There are many reasons why survivors of sexual assault may be hesitant to involve the police or legal system. An Advocate at A Safe Place is available 24/7 to discuss, on the phone or in person, the pros and cons of different options so that you can make the best decision for you. We can’t make a decision for you, but we can give you information so that you can make the most informed decision for yourself and we will support you in that decision.
Restraining Orders (209A) and Harassment Orders (258E)
The primary legal remedy available to victims of abuse is a Restraining Order (also called a Protective Order, an Abuse Prevention Order or a 209A Order, referring to the chapter in Massachusetts General Law). The purpose of a 209A is to protect someone from being abused by a family or household member, or someone with whom they have had a dating relationship. Unfortunately, this order is not an option in cases involving neighbors, acquaintances or many stalking or sexual assault cases.
In 2010, however, a new option became available in the form of Chapter 258E, otherwise known as a Harassment Order. A Harassment Order is similar to a Restraining Order in that it is designed to stop abuse or harassment and keep the perpetrator away from the victim, but it does not require a previous relationship between the two parties. This can be particularly helpful in stalking and sexual assault cases.
During business hours these orders are filed at the local District Court at 16 Broad Street and after business hours and on weekends they are filed at the local Police Department at 4 Fairgrounds Road. A Safe Place has advocates available 24/7 who can meet you, go over your options and assist you with filing the appropriate paperwork. You can arrange for an advocate to meet you at District Court or at the Police Department by calling our 24-hour hotline directly 508-228-2111 or by going to the specified locations and asking the court or police call A Safe Place.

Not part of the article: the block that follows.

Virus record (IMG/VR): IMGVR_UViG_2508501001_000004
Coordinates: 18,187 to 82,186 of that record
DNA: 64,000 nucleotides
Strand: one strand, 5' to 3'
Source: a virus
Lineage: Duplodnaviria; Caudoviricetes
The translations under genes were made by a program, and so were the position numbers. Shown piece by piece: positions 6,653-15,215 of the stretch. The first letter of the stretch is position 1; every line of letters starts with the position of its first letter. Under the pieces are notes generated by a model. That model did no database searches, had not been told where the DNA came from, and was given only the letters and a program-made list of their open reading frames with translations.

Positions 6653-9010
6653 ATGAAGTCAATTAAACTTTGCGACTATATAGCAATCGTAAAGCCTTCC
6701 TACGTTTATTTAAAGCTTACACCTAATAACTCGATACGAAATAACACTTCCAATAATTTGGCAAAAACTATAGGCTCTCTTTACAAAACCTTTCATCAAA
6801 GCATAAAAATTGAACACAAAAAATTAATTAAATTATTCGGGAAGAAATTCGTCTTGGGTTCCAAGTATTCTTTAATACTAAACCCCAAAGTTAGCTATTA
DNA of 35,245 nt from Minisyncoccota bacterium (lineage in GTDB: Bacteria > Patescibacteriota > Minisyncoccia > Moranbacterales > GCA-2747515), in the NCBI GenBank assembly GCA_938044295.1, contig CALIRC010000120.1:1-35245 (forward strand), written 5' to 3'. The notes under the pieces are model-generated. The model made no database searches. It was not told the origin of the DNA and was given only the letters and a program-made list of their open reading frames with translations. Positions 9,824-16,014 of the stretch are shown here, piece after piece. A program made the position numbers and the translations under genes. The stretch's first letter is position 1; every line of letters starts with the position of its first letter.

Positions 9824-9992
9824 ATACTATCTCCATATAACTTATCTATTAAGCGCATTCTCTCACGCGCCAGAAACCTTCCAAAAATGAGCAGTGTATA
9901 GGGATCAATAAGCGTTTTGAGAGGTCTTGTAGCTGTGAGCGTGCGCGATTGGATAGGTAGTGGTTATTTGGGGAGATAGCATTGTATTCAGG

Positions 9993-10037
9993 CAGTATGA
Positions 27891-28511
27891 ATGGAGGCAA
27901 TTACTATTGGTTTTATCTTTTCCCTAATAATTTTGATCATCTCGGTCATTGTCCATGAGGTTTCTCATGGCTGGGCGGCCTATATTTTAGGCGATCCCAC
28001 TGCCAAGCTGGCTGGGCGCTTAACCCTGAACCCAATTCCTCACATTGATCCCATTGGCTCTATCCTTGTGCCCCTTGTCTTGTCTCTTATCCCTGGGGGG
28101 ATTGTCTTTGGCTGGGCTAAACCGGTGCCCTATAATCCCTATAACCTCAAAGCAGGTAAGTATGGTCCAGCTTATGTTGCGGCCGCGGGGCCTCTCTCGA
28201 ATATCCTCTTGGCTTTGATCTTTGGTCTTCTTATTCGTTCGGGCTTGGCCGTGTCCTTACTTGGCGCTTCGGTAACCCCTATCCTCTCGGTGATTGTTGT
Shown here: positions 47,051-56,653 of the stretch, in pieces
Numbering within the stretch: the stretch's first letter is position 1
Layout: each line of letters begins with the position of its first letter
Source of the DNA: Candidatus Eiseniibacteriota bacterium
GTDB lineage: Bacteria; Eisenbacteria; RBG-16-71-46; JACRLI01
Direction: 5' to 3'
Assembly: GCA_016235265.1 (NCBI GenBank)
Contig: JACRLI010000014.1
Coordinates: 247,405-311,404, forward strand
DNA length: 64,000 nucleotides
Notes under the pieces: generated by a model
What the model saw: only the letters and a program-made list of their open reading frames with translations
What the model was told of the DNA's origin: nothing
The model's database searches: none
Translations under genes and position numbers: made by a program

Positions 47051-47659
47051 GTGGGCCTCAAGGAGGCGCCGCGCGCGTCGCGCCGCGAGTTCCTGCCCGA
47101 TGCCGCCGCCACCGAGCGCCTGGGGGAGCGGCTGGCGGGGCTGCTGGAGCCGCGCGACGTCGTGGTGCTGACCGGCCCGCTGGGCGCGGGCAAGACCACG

Rape and sexual assault are against the law, regardless of your legal status. You do not need to be a citizen or legal resident to get a restraining or harassment order and you do not need to tell the police your immigration status.
For more information about the differences between the two kinds of orders, eligibility requirements and the process, please see the documents below: